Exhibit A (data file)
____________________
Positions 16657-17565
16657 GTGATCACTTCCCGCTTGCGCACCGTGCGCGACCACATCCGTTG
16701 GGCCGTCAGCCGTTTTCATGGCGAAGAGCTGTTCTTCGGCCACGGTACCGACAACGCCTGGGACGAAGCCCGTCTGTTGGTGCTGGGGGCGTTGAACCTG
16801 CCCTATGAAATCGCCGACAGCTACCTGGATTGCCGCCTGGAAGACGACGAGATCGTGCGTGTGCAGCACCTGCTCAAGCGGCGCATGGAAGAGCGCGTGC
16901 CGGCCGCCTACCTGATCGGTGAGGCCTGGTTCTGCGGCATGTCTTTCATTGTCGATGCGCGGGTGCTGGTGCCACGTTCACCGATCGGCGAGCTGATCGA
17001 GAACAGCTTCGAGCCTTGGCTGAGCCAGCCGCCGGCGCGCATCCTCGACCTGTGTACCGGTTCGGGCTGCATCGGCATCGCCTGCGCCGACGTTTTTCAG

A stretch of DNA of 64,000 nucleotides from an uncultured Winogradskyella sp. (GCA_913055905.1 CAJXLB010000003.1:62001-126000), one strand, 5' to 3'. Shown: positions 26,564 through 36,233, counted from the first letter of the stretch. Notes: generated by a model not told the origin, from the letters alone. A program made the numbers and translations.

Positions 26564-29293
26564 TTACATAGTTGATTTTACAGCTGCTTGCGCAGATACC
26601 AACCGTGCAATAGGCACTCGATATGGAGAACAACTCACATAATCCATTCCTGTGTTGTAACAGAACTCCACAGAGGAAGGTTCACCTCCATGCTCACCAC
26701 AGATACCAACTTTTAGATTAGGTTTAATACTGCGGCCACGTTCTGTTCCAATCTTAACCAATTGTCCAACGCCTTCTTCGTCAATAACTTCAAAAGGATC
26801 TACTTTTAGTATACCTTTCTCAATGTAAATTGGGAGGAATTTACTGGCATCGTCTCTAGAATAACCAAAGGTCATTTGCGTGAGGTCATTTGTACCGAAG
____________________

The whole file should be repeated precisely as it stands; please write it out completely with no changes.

Positions 16657-17565
16657 GTGATCACTTCCCGCTTGCGCACCGTGCGCGACCACATCCGTTG
16701 GGCCGTCAGCCGTTTTCATGGCGAAGAGCTGTTCTTCGGCCACGGTACCGACAACGCCTGGGACGAAGCCCGTCTGTTGGTGCTGGGGGCGTTGAACCTG
16801 CCCTATGAAATCGCCGACAGCTACCTGGATTGCCGCCTGGAAGACGACGAGATCGTGCGTGTGCAGCACCTGCTCAAGCGGCGCATGGAAGAGCGCGTGC
16901 CGGCCGCCTACCTGATCGGTGAGGCCTGGTTCTGCGGCATGTCTTTCATTGTCGATGCGCGGGTGCTGGTGCCACGTTCACCGATCGGCGAGCTGATCGA
17001 GAACAGCTTCGAGCCTTGGCTGAGCCAGCCGCCGGCGCGCATCCTCGACCTGTGTACCGGTTCGGGCTGCATCGGCATCGCCTGCGCCGACGTTTTTCAG

A stretch of DNA of 64,000 nucleotides from an uncultured Winogradskyella sp. (GCA_913055905.1 CAJXLB010000003.1:62001-126000), one strand, 5' to 3'. Shown: positions 26,564 through 36,233, counted from the first letter of the stretch. Notes: generated by a model not told the origin, from the letters alone. A program made the numbers and translations.

Positions 26564-29293
26564 TTACATAGTTGATTTTACAGCTGCTTGCGCAGATACC
26601 AACCGTGCAATAGGCACTCGATATGGAGAACAACTCACATAATCCATTCCTGTGTTGTAACAGAACTCCACAGAGGAAGGTTCACCTCCATGCTCACCAC
26701 AGATACCAACTTTTAGATTAGGTTTAATACTGCGGCCACGTTCTGTTCCAATCTTAACCAATTGTCCAACGCCTTCTTCGTCAATAACTTCAAAAGGATC
26801 TACTTTTAGTATACCTTTCTCAATGTAAATTGGGAGGAATTTACTGGCATCGTCTCTAGAATAACCAAAGGTCATTTGCGTGAGGTCATTTGTACCGAAG